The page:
In the age of the Kindle and the iPhone, text is more ubiquitous than ever, but that doesn’t mean users are lining up to pay for content. Readers often need a push, in the form of a strong personal brand, to get them to open their wallets.
Social networks can provide an ideal platform for budding authors looking to bring their brand to the masses. A recent Social Media Week panel brought together a best-selling author, a literary blogger and a pair of publicists to discuss how social networks are changing the way authors promote their work — and how writers of all stripes can use social tools to get ahead.
- Make connections before you need them. You can’t start a Twitter account the day your book launches and expect to be an instant success, said Natalie Lin, online publicist at John Wiley & Sons. You need to start developing your audience long before you have something to market to them, she said. New writers have the most to gain from social networks, said literary blogger Levi Asher, since a social presence can help an up-and-coming author prove to a publisher that their work has an audience. Asher cited author Tao Lin as a rising talent who is gaining a cult following through his use of social networks.
- Join conversations that aren’t about you. You can’t build meaningful connections with fans by just talking about yourself all the time, Lin said. If you want to make authentic relationships, trying joining in conversations about other topics that interest you, she suggested. Lin also suggested using your social presence to reach out to bloggers and other influencers that you respect. Asher agreed, noting that when an author approaches him about reviewing their book, he’s more likely to consider the request when the author can send him a personal note and demonstrate a little familiarity with his work.
- Use social media to feed your work. Your Twitter account isn’t just a promotional vehicle, said A.J. Jacobs, author of “The Year of Living Biblically” and other memoirs. Your social-networking experiences can actually help you develop ideas. Jacobs recently tweeted about his wife waking up in a bad mood after she had a dream about him flirting with another woman. Jacobs told the panel that after he sent this message, several of his followers responded that they’d had similar experiences with their spouses. What seemed like a freak occurrence at first might actually be a common problem that Jacobs could explore in an article.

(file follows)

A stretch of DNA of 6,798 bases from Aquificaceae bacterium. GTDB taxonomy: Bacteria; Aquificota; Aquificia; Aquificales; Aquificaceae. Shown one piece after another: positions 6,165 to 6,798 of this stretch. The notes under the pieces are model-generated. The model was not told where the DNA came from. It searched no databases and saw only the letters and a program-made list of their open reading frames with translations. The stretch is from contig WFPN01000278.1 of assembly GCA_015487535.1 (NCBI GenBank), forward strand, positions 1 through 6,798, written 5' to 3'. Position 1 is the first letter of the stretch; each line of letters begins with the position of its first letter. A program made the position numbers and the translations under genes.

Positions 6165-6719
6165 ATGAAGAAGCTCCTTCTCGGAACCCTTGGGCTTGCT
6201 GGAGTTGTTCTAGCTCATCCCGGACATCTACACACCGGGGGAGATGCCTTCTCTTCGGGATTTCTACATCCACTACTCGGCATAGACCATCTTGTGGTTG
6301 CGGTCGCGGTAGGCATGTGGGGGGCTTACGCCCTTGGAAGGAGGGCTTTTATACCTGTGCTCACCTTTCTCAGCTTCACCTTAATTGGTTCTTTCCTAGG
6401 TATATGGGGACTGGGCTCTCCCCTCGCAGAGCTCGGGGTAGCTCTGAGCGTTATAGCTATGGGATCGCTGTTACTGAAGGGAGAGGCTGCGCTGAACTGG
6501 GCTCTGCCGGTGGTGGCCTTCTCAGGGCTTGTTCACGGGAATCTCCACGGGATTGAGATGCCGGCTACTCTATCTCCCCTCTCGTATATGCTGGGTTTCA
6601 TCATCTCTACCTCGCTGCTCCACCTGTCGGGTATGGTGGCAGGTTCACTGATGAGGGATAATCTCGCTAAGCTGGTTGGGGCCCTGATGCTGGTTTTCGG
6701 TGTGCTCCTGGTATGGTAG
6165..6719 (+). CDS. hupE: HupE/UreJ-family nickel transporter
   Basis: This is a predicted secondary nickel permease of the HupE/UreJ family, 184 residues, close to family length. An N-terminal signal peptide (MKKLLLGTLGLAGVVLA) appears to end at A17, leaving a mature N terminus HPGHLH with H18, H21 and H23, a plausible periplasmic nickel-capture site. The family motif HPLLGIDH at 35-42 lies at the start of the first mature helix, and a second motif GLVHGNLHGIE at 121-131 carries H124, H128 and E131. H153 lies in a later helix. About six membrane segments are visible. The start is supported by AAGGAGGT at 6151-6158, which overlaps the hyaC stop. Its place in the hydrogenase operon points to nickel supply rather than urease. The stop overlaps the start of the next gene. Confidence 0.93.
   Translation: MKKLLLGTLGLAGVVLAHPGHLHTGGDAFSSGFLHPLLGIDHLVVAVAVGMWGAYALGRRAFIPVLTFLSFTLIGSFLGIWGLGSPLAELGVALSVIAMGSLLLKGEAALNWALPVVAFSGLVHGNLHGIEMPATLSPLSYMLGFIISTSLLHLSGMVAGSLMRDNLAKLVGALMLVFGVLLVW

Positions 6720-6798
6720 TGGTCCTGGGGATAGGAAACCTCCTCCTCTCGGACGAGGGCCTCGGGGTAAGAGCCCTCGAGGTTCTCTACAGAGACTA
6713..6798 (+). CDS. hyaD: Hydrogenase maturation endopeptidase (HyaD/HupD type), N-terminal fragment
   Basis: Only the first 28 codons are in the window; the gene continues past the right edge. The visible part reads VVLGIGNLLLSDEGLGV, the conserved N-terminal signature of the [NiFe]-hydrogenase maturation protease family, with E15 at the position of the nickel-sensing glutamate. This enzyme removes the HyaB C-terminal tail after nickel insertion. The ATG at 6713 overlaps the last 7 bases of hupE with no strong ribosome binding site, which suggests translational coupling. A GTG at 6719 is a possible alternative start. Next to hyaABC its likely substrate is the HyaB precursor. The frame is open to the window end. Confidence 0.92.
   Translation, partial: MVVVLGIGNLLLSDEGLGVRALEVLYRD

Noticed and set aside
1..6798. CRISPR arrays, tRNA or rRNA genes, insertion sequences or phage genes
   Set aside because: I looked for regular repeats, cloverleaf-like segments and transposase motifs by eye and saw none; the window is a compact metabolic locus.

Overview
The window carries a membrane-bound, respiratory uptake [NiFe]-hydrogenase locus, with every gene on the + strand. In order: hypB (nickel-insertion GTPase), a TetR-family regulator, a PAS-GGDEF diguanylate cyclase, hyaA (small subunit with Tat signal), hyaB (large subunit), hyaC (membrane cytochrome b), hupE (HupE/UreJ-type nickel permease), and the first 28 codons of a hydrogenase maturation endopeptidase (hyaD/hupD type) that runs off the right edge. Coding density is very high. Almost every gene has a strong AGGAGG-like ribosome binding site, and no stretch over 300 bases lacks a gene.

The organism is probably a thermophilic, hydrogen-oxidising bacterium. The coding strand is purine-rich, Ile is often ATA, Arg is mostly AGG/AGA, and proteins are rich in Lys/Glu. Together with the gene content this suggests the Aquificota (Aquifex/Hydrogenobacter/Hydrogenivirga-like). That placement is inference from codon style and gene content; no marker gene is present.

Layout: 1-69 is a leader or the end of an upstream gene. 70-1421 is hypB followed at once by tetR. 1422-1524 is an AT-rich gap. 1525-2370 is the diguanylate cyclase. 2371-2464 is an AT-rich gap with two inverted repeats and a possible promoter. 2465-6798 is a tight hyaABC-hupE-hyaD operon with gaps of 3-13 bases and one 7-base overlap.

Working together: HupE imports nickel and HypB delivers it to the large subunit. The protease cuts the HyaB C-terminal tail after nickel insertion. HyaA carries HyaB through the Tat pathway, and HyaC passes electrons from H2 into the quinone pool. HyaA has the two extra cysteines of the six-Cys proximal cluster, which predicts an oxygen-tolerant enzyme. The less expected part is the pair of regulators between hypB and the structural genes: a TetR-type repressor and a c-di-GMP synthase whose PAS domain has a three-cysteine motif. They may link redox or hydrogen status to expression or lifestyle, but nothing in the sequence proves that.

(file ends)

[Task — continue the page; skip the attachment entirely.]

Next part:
- Use your social presence to support other promotions. Asher said he doesn’t see social media as a platform for driving direct sales so much as for building buzz and promoting events. The publishing business is changing, and part of that transformation may mean that Web events and nonbook merchandise may become a larger part of an author’s income, he noted. Publicist Meryl L. Moss said having a strong social presence can make it easier for an author to score a guest appearance on a TV or radio program. Moss pointed out that when new authors have a strong YouTube video under their belt, it can go a long way toward allaying a television producer’s fears that they won’t be able to hold up their end of an interview. Several panelists pointed out that many of the bulwarks of traditional publishing — media appearances, live events and even books themselves — are in a state of flux or even decline. Having a healthy personal brand online may a vital part of surviving and adapting in this new publishing environment, they said.
- Stick with it. Shifting from the private process of writing a book to the public process of promoting it can be a jarring experience for a writer, said Asher. Many writers become frustrated when they don’t develop an online following right away, he noted — or worse yet, when the people they connect with first aren’t fans, but harsh critics. Developing a real following takes time, and even then, your fans may still be critical of your work. Jacobs said he routinely received notes from fans alerting him to factual errors in his books. Authors need to be willing to open themselves up to critics and trust that their fans will take care of them in the long haul, Lin noted. “You need real stamina to make it work,” she said.
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